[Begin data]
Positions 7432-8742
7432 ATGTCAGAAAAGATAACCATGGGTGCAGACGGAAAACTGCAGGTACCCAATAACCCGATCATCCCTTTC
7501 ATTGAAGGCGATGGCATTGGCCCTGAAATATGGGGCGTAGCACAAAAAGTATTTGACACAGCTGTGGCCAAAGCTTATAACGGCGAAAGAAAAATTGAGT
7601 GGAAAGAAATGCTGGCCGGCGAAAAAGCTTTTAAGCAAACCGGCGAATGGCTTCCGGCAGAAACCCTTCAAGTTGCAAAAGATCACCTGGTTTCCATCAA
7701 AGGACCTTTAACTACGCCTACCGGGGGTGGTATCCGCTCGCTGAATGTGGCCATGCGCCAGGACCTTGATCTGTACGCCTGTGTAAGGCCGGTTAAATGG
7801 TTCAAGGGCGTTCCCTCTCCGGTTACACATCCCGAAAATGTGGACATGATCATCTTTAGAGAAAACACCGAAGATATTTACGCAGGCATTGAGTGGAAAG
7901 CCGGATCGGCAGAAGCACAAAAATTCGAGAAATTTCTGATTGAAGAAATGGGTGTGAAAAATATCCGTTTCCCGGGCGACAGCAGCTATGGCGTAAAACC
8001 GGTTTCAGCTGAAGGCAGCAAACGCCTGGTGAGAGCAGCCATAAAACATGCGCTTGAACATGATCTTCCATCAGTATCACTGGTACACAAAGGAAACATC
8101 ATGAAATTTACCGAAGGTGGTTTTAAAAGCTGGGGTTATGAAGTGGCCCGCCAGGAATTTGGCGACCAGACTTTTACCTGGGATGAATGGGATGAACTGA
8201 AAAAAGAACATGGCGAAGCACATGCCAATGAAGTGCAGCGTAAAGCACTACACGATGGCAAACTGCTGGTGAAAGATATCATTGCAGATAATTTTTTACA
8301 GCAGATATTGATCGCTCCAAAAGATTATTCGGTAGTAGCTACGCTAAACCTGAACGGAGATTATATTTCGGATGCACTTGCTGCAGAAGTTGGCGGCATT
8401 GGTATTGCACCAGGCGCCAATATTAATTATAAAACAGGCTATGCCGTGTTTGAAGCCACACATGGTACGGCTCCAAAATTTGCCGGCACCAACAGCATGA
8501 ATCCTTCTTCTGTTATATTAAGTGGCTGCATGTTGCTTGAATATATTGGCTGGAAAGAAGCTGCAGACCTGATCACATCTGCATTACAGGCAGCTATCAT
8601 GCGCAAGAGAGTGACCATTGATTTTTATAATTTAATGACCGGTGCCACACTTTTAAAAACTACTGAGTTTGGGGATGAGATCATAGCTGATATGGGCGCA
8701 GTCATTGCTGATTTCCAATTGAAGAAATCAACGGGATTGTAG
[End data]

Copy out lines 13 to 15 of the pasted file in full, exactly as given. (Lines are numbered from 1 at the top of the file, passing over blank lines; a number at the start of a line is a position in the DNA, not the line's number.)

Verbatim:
8501 ATCCTTCTTCTGTTATATTAAGTGGCTGCATGTTGCTTGAATATATTGGCTGGAAAGAAGCTGCAGACCTGATCACATCTGCATTACAGGCAGCTATCAT
8601 GCGCAAGAGAGTGACCATTGATTTTTATAATTTAATGACCGGTGCCACACTTTTAAAAACTACTGAGTTTGGGGATGAGATCATAGCTGATATGGGCGCA
8701 GTCATTGCTGATTTCCAATTGAAGAAATCAACGGGATTGTAG